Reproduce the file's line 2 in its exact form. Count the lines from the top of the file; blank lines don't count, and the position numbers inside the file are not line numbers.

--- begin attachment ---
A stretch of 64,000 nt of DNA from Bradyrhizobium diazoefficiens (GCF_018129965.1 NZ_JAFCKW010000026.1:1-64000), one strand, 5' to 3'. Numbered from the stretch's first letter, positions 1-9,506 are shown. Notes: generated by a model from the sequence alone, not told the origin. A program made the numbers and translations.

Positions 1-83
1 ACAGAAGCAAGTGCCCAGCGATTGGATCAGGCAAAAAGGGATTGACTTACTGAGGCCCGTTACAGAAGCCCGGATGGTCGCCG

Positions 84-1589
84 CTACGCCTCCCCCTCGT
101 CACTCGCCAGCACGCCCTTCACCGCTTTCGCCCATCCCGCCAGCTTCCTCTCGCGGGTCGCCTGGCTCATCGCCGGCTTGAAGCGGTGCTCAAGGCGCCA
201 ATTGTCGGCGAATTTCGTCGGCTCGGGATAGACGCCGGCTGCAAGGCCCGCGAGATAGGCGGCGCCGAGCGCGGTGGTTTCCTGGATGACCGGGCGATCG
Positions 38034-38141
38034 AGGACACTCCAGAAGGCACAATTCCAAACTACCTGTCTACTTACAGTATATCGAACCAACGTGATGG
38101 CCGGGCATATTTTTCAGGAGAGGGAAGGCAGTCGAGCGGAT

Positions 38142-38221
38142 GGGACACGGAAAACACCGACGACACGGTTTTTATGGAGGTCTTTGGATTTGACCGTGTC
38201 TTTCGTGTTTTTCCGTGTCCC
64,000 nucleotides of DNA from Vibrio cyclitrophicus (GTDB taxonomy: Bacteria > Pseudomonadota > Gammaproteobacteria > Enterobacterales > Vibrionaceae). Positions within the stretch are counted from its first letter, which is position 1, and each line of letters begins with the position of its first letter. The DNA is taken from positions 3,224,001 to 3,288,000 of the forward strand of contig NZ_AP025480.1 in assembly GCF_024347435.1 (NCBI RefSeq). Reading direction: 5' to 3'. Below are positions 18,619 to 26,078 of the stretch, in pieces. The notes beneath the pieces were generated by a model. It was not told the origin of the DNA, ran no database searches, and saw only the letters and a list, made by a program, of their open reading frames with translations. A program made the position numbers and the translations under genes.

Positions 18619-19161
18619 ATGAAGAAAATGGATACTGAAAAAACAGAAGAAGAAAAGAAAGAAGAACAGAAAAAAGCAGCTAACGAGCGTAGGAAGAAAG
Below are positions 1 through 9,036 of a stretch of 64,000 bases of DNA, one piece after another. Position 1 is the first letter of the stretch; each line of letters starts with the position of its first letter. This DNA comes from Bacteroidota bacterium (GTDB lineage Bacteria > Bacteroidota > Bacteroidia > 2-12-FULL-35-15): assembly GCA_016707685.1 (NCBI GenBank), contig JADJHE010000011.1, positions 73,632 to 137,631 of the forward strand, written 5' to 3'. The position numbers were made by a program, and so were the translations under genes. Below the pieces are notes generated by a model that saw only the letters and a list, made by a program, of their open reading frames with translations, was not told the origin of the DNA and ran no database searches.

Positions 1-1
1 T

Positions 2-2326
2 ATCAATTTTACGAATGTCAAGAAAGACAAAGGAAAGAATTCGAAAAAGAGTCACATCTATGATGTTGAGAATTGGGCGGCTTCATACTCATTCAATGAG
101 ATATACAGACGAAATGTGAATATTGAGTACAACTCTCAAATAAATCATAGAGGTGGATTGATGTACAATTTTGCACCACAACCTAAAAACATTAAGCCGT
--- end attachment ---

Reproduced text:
Positions 1-83